Faculty speak out in Sloan's defenseSept. 11, 2003
By Caressa Lattimore, reporter
Students, faculty and staff members crowded around a podium on the front steps of Pat Neff Hall Wednesday where three professors and one staff member spoke of allegiance to Baylor and President Robert B. Sloan Jr. following a no-confidence vote passed by the Faculty Senate Tuesday.
'We gather here today on the steps of this historic administration building to share together the heavy burden of pain we feel in this hour,' Dr. Randall O'Brien, chairman of the religion department, said. 'Our university is in crisis. Our president is in crisis, and we are in crisis. Each of us feels a heartrending sense of loss. Loss of community, loss of innocence, loss of wellness. A broken bone in our universe needs to be set. Let us give ourselves permission to grieve.'
Concerns raised by five members of the Baylor Board of Regents and by the Faculty Senate regarding Sloan's capabilities as president have sparked debates between his supporters and critics.
Wednesday's rally gave supporters the chance to express themselves before the board of regents meeting Friday.
O'Brien brought a copy of a letter from Sloan to the chairman of the Faculty Senate that stated his 'desire to work with all of Baylor's constituents to march hand-in-hand and arm-in-arm into a bright future.'
Dr. Charles Tolbert Jr., chairman of the department of sociology and anthropology, said that years ago he wasn't sure his 'professional development prospects would be fully realized' if he came to work at the Baylor he once knew.
'We're not the only ones now who can attest to that,' Tolbert said. 'Baylor has changed in many ways that accommodate my professional needs. But there remain also the cherished constants that made it possible for my parents to give 35 years of their lives to this institution.'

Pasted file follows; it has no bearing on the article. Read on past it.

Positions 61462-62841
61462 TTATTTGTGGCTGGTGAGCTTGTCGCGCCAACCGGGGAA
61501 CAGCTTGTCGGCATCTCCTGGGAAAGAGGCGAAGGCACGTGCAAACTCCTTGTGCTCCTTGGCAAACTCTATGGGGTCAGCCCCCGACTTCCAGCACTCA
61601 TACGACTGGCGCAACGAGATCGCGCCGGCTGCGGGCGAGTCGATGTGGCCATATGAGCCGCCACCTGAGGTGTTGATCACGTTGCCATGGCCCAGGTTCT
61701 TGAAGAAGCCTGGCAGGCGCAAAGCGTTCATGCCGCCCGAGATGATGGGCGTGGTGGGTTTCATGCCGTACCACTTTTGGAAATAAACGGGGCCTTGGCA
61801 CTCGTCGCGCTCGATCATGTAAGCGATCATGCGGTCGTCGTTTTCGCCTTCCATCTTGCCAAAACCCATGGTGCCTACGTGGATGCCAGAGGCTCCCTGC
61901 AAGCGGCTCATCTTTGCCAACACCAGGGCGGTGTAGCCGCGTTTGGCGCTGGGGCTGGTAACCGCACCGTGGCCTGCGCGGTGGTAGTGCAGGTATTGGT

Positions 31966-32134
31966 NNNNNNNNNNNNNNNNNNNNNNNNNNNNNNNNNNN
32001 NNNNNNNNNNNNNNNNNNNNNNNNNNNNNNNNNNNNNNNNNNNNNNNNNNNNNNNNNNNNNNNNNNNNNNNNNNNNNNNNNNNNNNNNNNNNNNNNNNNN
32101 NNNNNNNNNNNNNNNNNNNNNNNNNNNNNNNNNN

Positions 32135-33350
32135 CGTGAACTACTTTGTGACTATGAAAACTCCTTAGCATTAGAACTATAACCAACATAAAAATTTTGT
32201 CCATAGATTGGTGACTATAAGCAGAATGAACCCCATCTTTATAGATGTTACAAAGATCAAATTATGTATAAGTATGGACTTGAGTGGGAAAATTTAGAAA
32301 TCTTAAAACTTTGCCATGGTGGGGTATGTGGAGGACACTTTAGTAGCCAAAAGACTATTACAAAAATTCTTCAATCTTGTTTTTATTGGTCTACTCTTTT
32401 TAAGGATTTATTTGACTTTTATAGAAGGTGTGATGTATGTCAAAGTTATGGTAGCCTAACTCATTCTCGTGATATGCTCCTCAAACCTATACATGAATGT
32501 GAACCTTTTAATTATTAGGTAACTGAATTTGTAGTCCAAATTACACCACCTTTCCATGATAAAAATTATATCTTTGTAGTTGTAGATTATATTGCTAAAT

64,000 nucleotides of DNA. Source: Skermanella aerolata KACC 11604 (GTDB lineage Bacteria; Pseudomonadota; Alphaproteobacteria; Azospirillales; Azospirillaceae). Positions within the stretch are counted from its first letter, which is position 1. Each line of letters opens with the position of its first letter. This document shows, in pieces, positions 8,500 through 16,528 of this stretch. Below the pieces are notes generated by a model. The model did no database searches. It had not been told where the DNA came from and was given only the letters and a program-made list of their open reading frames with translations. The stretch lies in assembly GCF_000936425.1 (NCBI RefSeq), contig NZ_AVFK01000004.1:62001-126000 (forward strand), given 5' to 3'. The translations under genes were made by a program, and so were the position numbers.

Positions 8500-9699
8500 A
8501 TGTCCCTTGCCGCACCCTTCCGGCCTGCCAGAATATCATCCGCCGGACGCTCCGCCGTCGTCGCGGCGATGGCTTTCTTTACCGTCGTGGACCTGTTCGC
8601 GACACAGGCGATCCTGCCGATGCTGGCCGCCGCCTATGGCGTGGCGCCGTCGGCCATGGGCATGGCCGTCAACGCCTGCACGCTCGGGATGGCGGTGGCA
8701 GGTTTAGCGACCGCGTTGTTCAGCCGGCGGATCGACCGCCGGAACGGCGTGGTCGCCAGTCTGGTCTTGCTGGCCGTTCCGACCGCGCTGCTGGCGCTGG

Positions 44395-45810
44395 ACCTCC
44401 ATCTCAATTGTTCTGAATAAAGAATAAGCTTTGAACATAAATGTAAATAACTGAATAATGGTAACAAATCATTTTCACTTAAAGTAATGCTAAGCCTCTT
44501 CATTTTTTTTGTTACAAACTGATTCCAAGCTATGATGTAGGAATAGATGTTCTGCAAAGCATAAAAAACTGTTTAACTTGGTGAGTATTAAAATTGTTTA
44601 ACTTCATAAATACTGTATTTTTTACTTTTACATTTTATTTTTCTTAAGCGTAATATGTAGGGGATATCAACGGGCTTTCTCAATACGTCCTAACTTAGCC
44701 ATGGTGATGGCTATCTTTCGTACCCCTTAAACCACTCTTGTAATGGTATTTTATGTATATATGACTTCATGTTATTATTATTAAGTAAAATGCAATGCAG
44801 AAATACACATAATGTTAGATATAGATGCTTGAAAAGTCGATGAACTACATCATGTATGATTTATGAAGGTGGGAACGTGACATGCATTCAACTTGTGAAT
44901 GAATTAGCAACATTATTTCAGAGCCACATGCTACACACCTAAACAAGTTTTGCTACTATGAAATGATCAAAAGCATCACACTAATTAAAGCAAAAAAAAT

Tolbert said it's the leadership of the Baylor administration that has allowed Baylor to become an advanced institution. He said he came back with 'a little trepidation' because he isn't the stereotypical Baylor employee.
'You see, I don't exactly fit the mold that some have tried to cast for this administration and its supporters,' Tolbert said. 'I'm a quantitative social scientist, not one who wears the humanities label very well. I was raised a liberal democrat.'
Tolbert refuted the reliability of the faculty and staff survey conducted in February calling the overall response rates of 40 percent 'borderline satisfactory.'
'A survey on sensitive issues like these is likely to generate something we call selection bias,' Tolbert said. 'Folks who feel strongly are more likely to respond. At best, we probably have a fair description of the polar ends of these issues.'
Sarah Jane Murray, assistant professor of great texts, said she's excited to be at Baylor and said she doesn't agree with the negative views some have taken toward the interviewing and hiring process at Baylor.
'I'm not here today to discuss the merits or the unworthiness of such allegations,' Murray said. 'My interview with Baylor was particularly pleasant and intellectually stimulating. In many ways, the Baylor interview set the standard by which I was to judge all my other campus visits.'
She said she was proud that Baylor looked to what she herself had to offer the university as a prospective professor and was glad to be a part of a school where everyone comes together for a common goal.
'We're all here for exactly the same reason,' Murray said. 'So that our students can become prepared to go out into the world and make a difference because of the time they have spent at Baylor.'
It was because of Baylor's 10-year vision to give students the best education they can get that she decided to come here, she said.
Sloan's Vision 2012 is one point he's been highly criticized about. Loans taken out for construction and tuition hikes for students have given fuel to his critics' fire.
O'Brien said that Baylor is 'between the not yet and the already,' and Baylor's progress has added to the concerns raised about the university's direction. He said he sees this as an 'opportunity to model a Christian response to conflict.'
'We gather here today neither to canonize nor to demonize any person,' O'Brien said. 'It's going to be okay. Maybe not today, and maybe not tomorrow, but in due season, everything is going to be alright.'